At 30 days, MACE occurred in 4 registry patients (11.4%) including 2 deaths, 1 as a consequence of stent thrombosis. In this patient, the initial procedure was successful. Twelve days after stenting, she underwent elective colon cancer resection (for which she was excluded from the primary analysis); the immediate postoperative course was complicated by hypotension, Q-wave MI, and cardiac arrest leading to death. The other death was from postprocedural renal failure and sepsis.
Stent thrombosis is a major complication of coronary stenting. During the evolution of antithrombotic pharmacotherapy to prevent this complication, various treatment regimens were proposed including aspirin, heparin, warfarin, and so forth. The data of 5 randomized trials showed that the dual treatment with aspirin and a thienopyridine was superior to other combinations.2,12–15 In STARS, the rate of 30-day stent thrombosis in patients treated with aspirin plus ticlopidine was 0.5%, with 5.5% hemorrhagic complications.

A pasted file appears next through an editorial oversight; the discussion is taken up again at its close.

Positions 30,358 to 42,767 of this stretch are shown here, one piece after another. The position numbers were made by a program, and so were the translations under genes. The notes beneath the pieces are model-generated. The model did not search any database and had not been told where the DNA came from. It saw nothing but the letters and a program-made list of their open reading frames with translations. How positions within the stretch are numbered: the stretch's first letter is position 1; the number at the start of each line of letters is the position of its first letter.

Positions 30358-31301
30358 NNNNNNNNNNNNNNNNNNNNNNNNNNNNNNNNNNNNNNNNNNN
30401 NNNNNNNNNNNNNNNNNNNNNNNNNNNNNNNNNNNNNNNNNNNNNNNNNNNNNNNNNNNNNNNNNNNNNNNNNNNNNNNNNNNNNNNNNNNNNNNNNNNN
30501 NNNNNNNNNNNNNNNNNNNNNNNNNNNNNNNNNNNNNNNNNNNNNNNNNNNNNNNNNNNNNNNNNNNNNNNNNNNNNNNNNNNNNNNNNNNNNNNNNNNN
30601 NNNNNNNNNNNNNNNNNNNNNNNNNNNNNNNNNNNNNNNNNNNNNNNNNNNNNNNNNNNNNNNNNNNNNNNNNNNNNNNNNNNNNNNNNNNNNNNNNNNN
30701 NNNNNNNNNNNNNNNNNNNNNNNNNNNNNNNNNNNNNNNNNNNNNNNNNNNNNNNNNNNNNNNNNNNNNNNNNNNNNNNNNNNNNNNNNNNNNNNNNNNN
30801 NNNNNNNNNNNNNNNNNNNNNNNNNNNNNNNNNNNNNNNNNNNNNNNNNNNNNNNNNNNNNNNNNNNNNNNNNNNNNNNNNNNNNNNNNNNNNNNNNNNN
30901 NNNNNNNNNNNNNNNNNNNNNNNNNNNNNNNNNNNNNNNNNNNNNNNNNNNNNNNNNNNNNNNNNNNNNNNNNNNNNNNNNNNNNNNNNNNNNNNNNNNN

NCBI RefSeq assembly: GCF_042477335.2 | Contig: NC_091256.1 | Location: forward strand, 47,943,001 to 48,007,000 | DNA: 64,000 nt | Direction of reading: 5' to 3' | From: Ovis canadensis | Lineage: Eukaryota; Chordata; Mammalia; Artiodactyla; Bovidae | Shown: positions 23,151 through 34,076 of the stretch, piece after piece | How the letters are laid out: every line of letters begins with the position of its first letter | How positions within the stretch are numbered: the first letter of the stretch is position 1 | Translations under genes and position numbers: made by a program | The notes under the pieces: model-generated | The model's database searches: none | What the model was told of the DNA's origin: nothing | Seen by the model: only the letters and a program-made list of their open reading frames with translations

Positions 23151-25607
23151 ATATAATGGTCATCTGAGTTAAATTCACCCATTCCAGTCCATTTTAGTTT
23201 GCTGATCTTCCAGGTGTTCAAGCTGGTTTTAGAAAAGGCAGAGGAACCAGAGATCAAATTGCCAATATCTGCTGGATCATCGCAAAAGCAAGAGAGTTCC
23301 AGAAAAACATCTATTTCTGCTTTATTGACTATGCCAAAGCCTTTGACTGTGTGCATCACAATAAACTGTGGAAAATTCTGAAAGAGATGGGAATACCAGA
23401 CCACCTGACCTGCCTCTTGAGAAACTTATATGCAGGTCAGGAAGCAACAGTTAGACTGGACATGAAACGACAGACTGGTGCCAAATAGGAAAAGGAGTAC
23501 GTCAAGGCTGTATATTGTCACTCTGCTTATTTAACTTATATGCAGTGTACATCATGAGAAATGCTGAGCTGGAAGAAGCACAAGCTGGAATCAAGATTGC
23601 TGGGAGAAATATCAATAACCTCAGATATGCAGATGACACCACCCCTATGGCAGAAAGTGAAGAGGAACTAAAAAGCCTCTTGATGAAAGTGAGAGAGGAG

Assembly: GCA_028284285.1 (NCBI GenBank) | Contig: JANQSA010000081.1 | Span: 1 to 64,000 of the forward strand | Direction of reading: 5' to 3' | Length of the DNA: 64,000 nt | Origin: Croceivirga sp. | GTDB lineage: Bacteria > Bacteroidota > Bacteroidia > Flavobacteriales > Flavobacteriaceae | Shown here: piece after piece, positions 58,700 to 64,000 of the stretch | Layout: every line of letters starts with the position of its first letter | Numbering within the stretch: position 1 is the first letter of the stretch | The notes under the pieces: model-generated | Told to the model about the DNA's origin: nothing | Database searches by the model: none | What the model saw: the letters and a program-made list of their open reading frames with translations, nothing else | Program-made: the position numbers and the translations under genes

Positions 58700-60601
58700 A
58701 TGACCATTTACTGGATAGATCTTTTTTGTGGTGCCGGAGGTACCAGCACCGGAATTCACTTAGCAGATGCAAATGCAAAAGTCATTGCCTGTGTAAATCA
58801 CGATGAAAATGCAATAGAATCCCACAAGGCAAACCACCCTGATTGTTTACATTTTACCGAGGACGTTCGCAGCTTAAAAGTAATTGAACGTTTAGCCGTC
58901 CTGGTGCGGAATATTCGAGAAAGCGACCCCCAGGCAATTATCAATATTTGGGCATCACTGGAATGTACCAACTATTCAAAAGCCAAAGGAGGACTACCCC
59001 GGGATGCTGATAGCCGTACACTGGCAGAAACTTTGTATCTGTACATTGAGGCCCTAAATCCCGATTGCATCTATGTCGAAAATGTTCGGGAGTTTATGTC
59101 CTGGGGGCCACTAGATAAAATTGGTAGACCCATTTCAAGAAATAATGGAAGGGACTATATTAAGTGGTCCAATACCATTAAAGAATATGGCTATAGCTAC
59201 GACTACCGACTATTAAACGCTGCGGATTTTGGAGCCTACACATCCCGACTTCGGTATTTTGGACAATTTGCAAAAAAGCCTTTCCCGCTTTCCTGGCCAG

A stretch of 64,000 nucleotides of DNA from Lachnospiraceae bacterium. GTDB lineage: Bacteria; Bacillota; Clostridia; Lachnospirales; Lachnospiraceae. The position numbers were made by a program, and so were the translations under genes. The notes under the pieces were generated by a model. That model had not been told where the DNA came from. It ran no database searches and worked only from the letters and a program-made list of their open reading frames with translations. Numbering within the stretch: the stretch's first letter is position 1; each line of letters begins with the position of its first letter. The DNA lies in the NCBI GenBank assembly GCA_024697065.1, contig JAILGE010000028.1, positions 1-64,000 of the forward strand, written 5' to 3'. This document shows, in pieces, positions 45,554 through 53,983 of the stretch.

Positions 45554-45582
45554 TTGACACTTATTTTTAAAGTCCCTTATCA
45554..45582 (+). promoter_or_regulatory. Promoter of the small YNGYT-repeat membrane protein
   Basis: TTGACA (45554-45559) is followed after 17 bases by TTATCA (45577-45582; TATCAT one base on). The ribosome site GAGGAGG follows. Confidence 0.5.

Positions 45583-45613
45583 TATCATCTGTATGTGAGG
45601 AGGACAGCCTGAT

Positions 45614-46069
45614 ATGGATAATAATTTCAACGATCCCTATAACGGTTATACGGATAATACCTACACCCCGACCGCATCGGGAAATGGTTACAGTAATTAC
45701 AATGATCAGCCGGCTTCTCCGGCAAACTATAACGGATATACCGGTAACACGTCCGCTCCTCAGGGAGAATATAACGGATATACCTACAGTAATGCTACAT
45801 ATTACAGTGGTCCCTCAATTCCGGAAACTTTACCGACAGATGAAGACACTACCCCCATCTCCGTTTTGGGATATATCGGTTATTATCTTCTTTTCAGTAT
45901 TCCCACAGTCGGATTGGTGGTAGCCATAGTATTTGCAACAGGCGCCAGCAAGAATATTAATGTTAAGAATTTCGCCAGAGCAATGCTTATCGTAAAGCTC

Ticlopidine has been largely replaced by clopidogrel; it is better tolerated with fewer hematological side effects.3–7 With the use of aspirin plus ticlopidine/clopidogrel, subacute stent thrombosis rates are extremely low in patients with simple lesions2; however, stent thrombosis rates are clearly higher in more complex patient/lesion subsets: acute coronary syndromes including acute MI, bifurcation lesions, long lesions, small vessels, and multivessel stenting. Several registries have reported subacute stent thombosis rates between 0.5% and 1.9%.16–18
Subacute thrombosis typically occurs early, within 2 days of the procedure, with mortality rates exceeding 20% and death/MI rates exceeding 70%.16–18 Patients who survive subacute thrombosis have poor outcomes at 6 months, with mortality rates of 20% to 25%.19 Therefore, this devastating event needs to be prevented in every way possible.